David Goldbloom: So first of all, in terms of practice and this may sound a little trite, it would be to see as many patients as you can because the exposure to a wide variety of people and wide variety of journeys is both humbling and profoundly educational. And it's also enriching, right? I happen to be the kind of person who enjoys connecting with people, be they colleagues, students, patients or friends. That's I'm just, I think affiliate of by nature. So for me, that's been one of the most rewarding aspects. I would advise young colleagues to keep reading. And the danger is that you just stop reading after you've got your shingle. And the explosion in our professional literature means that you require aggregating sites or filters or thoughtful editors to help guide you in your reading. But trying to stay current and stay stimulated is important. The third thing would be that if you happen to be one of those people who works in a large organisation do not be shy about consulting with your colleagues on cases where you feel stymied or perplexed. Right? It is not a sign of weakness or stupidity to ask a colleague either above you or below you, in terms of seniority, for help. And it should be happening, I think, much more in our hospital than it actually does. We don't seek second opinions as often as we should, and there's no way on earth we can be right all the time.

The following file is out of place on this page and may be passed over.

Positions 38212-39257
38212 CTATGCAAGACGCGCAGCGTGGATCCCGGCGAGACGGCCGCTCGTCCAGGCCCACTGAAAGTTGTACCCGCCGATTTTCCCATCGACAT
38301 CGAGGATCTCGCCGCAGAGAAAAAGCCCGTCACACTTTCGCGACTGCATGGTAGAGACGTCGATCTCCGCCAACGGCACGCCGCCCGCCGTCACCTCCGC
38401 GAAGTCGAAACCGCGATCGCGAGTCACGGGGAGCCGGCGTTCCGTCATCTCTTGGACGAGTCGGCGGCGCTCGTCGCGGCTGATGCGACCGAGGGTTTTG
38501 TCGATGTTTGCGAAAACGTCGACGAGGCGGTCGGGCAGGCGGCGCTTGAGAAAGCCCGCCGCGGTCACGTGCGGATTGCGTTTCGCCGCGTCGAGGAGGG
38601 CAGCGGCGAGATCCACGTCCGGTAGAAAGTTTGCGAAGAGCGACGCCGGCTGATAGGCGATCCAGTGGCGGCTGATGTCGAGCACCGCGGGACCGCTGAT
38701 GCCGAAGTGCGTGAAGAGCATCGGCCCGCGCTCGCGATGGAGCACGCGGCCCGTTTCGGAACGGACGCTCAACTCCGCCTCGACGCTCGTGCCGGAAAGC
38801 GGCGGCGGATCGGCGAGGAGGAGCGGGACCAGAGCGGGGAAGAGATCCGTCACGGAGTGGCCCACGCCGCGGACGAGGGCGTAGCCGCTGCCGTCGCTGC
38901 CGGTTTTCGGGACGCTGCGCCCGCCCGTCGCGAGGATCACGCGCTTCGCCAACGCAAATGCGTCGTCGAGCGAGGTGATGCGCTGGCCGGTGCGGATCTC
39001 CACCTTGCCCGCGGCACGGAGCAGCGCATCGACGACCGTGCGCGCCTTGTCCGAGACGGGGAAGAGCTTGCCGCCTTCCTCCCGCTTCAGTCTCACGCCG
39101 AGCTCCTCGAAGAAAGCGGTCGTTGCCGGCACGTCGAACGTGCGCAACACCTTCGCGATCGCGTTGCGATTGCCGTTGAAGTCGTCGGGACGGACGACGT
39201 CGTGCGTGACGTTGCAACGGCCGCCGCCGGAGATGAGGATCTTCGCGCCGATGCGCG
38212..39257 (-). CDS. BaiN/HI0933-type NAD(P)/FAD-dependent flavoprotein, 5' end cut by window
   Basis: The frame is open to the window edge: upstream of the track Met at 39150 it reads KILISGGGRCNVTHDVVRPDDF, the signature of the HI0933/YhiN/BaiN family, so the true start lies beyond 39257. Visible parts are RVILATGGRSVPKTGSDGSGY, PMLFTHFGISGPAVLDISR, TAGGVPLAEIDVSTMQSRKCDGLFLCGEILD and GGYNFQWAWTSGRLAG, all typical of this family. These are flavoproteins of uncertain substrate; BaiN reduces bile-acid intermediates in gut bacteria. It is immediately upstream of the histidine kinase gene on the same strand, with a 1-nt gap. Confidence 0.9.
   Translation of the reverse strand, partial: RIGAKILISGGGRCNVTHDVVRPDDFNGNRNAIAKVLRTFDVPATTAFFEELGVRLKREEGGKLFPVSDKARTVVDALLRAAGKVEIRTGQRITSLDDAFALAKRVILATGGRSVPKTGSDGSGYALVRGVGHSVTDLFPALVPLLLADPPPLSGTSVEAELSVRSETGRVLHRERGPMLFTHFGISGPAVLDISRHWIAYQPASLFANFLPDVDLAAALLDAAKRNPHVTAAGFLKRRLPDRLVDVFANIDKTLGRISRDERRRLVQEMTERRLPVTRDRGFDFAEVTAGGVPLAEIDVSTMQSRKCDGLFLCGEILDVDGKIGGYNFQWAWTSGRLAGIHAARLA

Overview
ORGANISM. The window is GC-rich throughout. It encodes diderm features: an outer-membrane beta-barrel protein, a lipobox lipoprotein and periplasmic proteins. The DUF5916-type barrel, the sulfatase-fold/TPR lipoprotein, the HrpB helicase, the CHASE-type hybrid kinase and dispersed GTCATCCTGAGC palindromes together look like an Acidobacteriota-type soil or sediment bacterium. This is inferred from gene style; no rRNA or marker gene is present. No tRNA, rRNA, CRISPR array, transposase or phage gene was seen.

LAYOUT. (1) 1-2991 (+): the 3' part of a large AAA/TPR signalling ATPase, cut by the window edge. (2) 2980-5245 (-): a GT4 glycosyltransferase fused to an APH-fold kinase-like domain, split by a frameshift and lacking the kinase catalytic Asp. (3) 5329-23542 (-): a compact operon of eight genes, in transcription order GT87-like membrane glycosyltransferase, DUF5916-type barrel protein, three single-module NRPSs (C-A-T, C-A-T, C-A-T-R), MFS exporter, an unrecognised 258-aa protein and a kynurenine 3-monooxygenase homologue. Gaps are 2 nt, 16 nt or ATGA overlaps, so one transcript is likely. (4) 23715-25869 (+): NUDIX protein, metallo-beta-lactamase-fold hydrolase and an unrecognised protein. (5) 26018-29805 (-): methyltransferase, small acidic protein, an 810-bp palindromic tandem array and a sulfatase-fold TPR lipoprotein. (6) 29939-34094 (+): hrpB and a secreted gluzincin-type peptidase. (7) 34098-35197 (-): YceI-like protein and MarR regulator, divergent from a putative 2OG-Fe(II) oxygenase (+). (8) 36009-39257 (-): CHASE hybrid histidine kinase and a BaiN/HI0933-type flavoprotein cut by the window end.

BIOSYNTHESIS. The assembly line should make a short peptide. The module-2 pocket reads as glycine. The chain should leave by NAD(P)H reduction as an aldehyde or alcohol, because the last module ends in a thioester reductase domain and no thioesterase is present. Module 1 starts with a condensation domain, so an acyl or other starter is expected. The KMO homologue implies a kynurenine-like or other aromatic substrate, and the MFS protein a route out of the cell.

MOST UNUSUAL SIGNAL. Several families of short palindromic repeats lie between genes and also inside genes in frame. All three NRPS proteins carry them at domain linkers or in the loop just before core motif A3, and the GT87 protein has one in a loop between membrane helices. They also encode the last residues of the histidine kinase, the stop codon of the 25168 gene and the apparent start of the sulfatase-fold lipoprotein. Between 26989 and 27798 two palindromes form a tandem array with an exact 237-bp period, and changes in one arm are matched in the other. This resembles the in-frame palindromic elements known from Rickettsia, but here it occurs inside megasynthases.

David Gratzer: That last piece of advice is particularly relevant for some of our colleagues at CAMH, a big centre where there are so many opportunities for second opinion, yet there's always hesitation. Is that part of the culture of medicine itself?